Whitewashing in El Paso has existed for many generations. El Paso is well over 80% Hispanic. Almost all Hispanics are of Mexican origin. In El Paso it is common to find people denigrating Mexicans and blaming the city’s ills on México. So much so that some El Pasoans feel it necessary to pretend that they are not Mexicans.
Take Jay J. Armes, for example. Jay J. Armes is known for his flamboyant lifestyle. He has been a politician and a television actor and is well-known across the globe. Armes has branded himself into a cartoon figure and successfully made a living off that.
Jay J. Armes is Mexican-American.
But Armes had a hard time admitting that and erased most of his Mexicanism while building his brand.
Jay J. Armes was born Julian Armas on August 12, 1932 in Ysleta. Armes tells people that his father’s name was Jay Sr. However, his father’s name was Pedro. His mother was Beatriz. Along with his name change, Armes was telling everyone that he was Italian, instead of Mexican-American.
The Tales of the Morgue, from the El Paso Times, on January 10, 2012 reproduced a Times article from 1946. The article, Ysleta Child Loses Both Hands In Explosion of Railroad Torpedo states that “Julian Armas, 13, of Ysleta, is in Hotel Dieu…recovering after amputation of both hands, mangled when a torpedo exploded Saturday.” Railroad torpedoes were explosive devices used to signal train conductors to stop. They are like firecrackers but much more dangerous and louder.
In a July 20, 1977 El Paso Times article, also reproduced by the Times Morgue in Local ‘celeb’ changes name article that Armes changes his name from Julian Armas to Jay J. Armes. The Times’ article says that the name change, before the 210th District Court, was because Armes argued that he was known as Jay J. Armes “in the community and throughout the world.” The article adds that Armes had attained the same name change in California “10 years ago.”
Jay J. Armes was a braggart. There are several news reports attesting to Armes making up most of what he is known for.
Armes told people that he, and his father won their lawsuit against the railroad for causing the loss of his hands. The fact is that the suit, which his father had filed on December 6, 1948, was dismissed on June 2, 1949. There was no award made to Armes or his father.
Armes has also stated that his private detective agency has been successful. According to an IRS lawsuit filed on September 3, 1969 looking into Jay J. Armes’ tax returns, Armes opened his detective agency in “1955 or 1956” and closed it two years later because the “agency lost money.” Armes went to work Goodwill Industries for a short time. After being unemployed for two years, Armes open a “small night club known as The Office Lounger,” which he operated for a few months before shutting it down.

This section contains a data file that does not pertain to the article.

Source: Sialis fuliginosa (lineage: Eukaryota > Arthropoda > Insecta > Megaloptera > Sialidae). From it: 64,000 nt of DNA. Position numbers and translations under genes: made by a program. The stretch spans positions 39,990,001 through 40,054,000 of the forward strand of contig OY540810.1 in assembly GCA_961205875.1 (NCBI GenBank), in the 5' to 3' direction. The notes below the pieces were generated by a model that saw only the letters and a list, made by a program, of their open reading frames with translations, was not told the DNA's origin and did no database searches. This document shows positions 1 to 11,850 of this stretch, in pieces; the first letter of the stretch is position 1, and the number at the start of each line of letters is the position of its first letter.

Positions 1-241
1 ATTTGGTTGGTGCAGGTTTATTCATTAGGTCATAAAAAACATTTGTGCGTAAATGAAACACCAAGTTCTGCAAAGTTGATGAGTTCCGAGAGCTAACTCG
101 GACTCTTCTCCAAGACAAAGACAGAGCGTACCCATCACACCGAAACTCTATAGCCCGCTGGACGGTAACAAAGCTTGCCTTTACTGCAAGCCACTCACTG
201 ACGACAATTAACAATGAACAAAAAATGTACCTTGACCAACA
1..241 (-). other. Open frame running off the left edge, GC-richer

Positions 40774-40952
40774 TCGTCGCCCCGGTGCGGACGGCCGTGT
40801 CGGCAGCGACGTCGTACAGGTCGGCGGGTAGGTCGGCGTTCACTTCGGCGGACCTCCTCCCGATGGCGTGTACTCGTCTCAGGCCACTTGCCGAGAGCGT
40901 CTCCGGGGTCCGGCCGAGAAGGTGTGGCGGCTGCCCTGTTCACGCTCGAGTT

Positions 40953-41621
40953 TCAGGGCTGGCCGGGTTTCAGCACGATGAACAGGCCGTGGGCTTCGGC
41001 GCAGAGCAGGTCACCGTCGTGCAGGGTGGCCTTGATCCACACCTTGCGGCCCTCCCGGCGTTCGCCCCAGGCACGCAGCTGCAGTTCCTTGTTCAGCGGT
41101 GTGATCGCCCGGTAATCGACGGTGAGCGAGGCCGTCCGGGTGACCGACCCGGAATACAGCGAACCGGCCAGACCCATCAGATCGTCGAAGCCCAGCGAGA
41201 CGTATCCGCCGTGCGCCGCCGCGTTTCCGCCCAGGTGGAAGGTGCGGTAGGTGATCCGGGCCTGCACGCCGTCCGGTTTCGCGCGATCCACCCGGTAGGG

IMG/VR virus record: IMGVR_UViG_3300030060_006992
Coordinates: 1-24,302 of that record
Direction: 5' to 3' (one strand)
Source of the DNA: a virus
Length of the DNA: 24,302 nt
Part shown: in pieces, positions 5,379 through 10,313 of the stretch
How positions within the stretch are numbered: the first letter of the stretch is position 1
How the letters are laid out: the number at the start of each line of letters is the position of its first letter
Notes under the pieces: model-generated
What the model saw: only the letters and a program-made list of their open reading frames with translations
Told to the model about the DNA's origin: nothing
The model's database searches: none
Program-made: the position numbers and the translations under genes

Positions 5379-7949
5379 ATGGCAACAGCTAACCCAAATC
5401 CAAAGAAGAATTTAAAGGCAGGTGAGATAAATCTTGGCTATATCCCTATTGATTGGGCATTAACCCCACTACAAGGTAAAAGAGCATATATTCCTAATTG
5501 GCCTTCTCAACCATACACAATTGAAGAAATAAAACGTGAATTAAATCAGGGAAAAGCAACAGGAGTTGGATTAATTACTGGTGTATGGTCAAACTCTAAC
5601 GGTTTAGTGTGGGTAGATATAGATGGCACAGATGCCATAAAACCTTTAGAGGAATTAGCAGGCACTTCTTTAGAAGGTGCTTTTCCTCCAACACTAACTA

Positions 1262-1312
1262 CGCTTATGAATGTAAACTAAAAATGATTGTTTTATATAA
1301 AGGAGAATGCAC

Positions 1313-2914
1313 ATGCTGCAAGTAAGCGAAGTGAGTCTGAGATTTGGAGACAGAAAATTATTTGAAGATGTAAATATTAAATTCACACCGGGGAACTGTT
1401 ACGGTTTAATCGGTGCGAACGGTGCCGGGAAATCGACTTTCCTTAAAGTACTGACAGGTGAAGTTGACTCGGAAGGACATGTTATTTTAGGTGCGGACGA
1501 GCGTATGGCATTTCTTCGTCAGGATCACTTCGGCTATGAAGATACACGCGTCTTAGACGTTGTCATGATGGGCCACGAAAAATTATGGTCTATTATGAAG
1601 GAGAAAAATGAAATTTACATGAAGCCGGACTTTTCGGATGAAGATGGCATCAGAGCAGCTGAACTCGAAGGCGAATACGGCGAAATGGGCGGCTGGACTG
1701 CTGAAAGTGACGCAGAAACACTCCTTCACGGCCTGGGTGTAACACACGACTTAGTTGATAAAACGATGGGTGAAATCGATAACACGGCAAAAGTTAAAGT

The IRS found that Jay J. Armes had not filed tax returns for 1957, 1958 and 1959.
In February 1960, according to the IRS lawsuit, Jay J. Armes opened his private detective agency, The Investigators.
Armes elicited several family members to argue that the IRS was wrong on its tax assessment of Jay J. Armes by testifying that the unreported income was from “a pirate’s chest filled with silver dollars, and boxes stuffed with two-dollar bills,” among other sources of money.
The lawsuit also details that “there is also some evidence suggesting that Jay was involved in prostitution activites: he frequented bus stations, the rain station, and the airport looking ‘for girls that had no place to go – that were – had nothing to do.’ He rented a room in a hotel on a continuous basis, where he admittedly arranged meetings between men and women.” [Jay J. and Rose B. Armes v. Commissioner, United States Tax Court, filed September 3, 1969, Docket nos. 2034-66, 5901-66]
In 1989, Hossein Mogadam, a manager at the K-Bob’s restaurant on Viscount, filed a criminal complaint against Armes alleging that Armes had told him that the United States is a “white man’s world.” Mogadam told investigators he felt threatened by Armes. [David Crowder, “Manager says Armes threatened deporation,” El Paso Times, October 26, 1989.]
In January 1991, El Paso police officers confiscated a desk clock from Armes, city representative office because the “was designed to look like a homemade bomb.”
Jay J. Armes was not only a liar but he also spent a lifetime trying to pretend he was not Mexican, proving what whitewashing looks like in El Paso.
My father and Jay had a physical confrontation outside Marian Manor school during election day for YISD school board. It was a mess.
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